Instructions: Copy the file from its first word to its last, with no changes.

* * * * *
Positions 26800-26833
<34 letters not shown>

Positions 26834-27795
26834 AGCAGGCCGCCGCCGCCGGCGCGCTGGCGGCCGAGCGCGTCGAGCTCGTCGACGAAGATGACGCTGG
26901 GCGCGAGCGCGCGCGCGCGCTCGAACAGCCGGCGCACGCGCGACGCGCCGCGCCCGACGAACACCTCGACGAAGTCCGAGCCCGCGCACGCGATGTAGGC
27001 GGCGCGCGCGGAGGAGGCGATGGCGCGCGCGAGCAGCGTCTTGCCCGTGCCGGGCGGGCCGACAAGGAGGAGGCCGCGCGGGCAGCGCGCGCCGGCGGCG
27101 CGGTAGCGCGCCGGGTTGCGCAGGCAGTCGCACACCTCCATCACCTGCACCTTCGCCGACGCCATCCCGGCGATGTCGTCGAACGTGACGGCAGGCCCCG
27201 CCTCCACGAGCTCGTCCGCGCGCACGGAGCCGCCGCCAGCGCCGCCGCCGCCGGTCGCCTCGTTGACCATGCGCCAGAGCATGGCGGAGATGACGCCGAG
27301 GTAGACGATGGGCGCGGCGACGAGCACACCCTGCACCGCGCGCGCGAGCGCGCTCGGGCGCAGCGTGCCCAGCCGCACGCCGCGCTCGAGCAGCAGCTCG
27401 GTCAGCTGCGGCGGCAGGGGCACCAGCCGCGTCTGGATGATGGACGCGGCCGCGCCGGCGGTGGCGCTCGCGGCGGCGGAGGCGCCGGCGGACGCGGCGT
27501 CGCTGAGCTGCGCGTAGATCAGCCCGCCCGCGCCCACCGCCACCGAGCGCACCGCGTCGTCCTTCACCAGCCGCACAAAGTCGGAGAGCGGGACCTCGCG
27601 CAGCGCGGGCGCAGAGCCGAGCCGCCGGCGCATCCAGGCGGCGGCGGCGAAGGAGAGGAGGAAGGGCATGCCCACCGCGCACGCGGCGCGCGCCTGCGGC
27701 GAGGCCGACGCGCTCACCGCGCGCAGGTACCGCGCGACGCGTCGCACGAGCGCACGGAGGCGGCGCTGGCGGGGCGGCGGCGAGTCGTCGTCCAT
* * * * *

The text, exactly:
Positions 26800-26833
<34 letters not shown>

Positions 26834-27795
26834 AGCAGGCCGCCGCCGCCGGCGCGCTGGCGGCCGAGCGCGTCGAGCTCGTCGACGAAGATGACGCTGG
26901 GCGCGAGCGCGCGCGCGCGCTCGAACAGCCGGCGCACGCGCGACGCGCCGCGCCCGACGAACACCTCGACGAAGTCCGAGCCCGCGCACGCGATGTAGGC
27001 GGCGCGCGCGGAGGAGGCGATGGCGCGCGCGAGCAGCGTCTTGCCCGTGCCGGGCGGGCCGACAAGGAGGAGGCCGCGCGGGCAGCGCGCGCCGGCGGCG
27101 CGGTAGCGCGCCGGGTTGCGCAGGCAGTCGCACACCTCCATCACCTGCACCTTCGCCGACGCCATCCCGGCGATGTCGTCGAACGTGACGGCAGGCCCCG
27201 CCTCCACGAGCTCGTCCGCGCGCACGGAGCCGCCGCCAGCGCCGCCGCCGCCGGTCGCCTCGTTGACCATGCGCCAGAGCATGGCGGAGATGACGCCGAG
27301 GTAGACGATGGGCGCGGCGACGAGCACACCCTGCACCGCGCGCGCGAGCGCGCTCGGGCGCAGCGTGCCCAGCCGCACGCCGCGCTCGAGCAGCAGCTCG
27401 GTCAGCTGCGGCGGCAGGGGCACCAGCCGCGTCTGGATGATGGACGCGGCCGCGCCGGCGGTGGCGCTCGCGGCGGCGGAGGCGCCGGCGGACGCGGCGT
27501 CGCTGAGCTGCGCGTAGATCAGCCCGCCCGCGCCCACCGCCACCGAGCGCACCGCGTCGTCCTTCACCAGCCGCACAAAGTCGGAGAGCGGGACCTCGCG
27601 CAGCGCGGGCGCAGAGCCGAGCCGCCGGCGCATCCAGGCGGCGGCGGCGAAGGAGAGGAGGAAGGGCATGCCCACCGCGCACGCGGCGCGCGCCTGCGGC
27701 GAGGCCGACGCGCTCACCGCGCGCAGGTACCGCGCGACGCGTCGCACGAGCGCACGGAGGCGGCGCTGGCGGGGCGGCGGCGAGTCGTCGTCCAT